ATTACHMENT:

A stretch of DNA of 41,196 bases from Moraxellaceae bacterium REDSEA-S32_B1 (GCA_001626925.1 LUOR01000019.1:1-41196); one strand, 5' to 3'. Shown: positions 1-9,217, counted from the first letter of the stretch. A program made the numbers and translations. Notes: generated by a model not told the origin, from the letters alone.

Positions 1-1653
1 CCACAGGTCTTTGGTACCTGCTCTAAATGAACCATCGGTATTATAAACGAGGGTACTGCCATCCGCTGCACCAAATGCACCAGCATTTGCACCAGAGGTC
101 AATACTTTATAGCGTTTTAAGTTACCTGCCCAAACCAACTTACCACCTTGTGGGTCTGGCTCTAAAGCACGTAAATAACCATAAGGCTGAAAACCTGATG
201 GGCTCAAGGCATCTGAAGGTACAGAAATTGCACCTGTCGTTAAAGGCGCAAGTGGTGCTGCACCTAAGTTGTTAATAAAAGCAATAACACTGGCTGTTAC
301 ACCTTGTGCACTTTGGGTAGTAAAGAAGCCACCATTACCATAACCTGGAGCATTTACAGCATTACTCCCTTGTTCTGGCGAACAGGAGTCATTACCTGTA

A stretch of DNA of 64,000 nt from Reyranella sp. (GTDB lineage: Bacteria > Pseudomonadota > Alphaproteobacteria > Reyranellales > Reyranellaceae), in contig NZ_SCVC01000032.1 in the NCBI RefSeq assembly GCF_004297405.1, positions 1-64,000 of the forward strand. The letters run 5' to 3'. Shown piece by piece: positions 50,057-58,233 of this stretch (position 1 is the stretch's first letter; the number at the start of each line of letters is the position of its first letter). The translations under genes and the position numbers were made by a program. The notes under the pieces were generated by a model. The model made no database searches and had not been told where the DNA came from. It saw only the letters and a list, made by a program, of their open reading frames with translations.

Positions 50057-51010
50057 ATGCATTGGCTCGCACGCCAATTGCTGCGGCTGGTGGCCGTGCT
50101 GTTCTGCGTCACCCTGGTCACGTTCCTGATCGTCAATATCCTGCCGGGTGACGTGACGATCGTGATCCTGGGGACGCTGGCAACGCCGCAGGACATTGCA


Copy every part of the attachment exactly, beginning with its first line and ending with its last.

A stretch of DNA of 41,196 bases from Moraxellaceae bacterium REDSEA-S32_B1 (GCA_001626925.1 LUOR01000019.1:1-41196); one strand, 5' to 3'. Shown: positions 1-9,217, counted from the first letter of the stretch. A program made the numbers and translations. Notes: generated by a model not told the origin, from the letters alone.

Positions 1-1653
1 CCACAGGTCTTTGGTACCTGCTCTAAATGAACCATCGGTATTATAAACGAGGGTACTGCCATCCGCTGCACCAAATGCACCAGCATTTGCACCAGAGGTC
101 AATACTTTATAGCGTTTTAAGTTACCTGCCCAAACCAACTTACCACCTTGTGGGTCTGGCTCTAAAGCACGTAAATAACCATAAGGCTGAAAACCTGATG
201 GGCTCAAGGCATCTGAAGGTACAGAAATTGCACCTGTCGTTAAAGGCGCAAGTGGTGCTGCACCTAAGTTGTTAATAAAAGCAATAACACTGGCTGTTAC
301 ACCTTGTGCACTTTGGGTAGTAAAGAAGCCACCATTACCATAACCTGGAGCATTTACAGCATTACTCCCTTGTTCTGGCGAACAGGAGTCATTACCTGTA

A stretch of DNA of 64,000 nt from Reyranella sp. (GTDB lineage: Bacteria > Pseudomonadota > Alphaproteobacteria > Reyranellales > Reyranellaceae), in contig NZ_SCVC01000032.1 in the NCBI RefSeq assembly GCF_004297405.1, positions 1-64,000 of the forward strand. The letters run 5' to 3'. Shown piece by piece: positions 50,057-58,233 of this stretch (position 1 is the stretch's first letter; the number at the start of each line of letters is the position of its first letter). The translations under genes and the position numbers were made by a program. The notes under the pieces were generated by a model. The model made no database searches and had not been told where the DNA came from. It saw only the letters and a list, made by a program, of their open reading frames with translations.

Positions 50057-51010
50057 ATGCATTGGCTCGCACGCCAATTGCTGCGGCTGGTGGCCGTGCT
50101 GTTCTGCGTCACCCTGGTCACGTTCCTGATCGTCAATATCCTGCCGGGTGACGTGACGATCGTGATCCTGGGGACGCTGGCAACGCCGCAGGACATTGCA